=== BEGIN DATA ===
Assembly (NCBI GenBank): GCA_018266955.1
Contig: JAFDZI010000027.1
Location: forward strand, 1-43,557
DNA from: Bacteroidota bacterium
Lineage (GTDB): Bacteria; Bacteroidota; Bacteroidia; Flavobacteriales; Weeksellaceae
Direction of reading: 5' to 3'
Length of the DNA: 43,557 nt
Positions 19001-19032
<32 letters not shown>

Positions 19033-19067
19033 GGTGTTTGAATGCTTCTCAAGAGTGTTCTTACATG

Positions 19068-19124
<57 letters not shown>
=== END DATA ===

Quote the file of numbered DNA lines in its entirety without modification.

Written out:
Assembly (NCBI GenBank): GCA_018266955.1
Contig: JAFDZI010000027.1
Location: forward strand, 1-43,557
DNA from: Bacteroidota bacterium
Lineage (GTDB): Bacteria; Bacteroidota; Bacteroidia; Flavobacteriales; Weeksellaceae
Direction of reading: 5' to 3'
Length of the DNA: 43,557 nt
Positions 19001-19032
<32 letters not shown>

Positions 19033-19067
19033 GGTGTTTGAATGCTTCTCAAGAGTGTTCTTACATG

Positions 19068-19124
<57 letters not shown>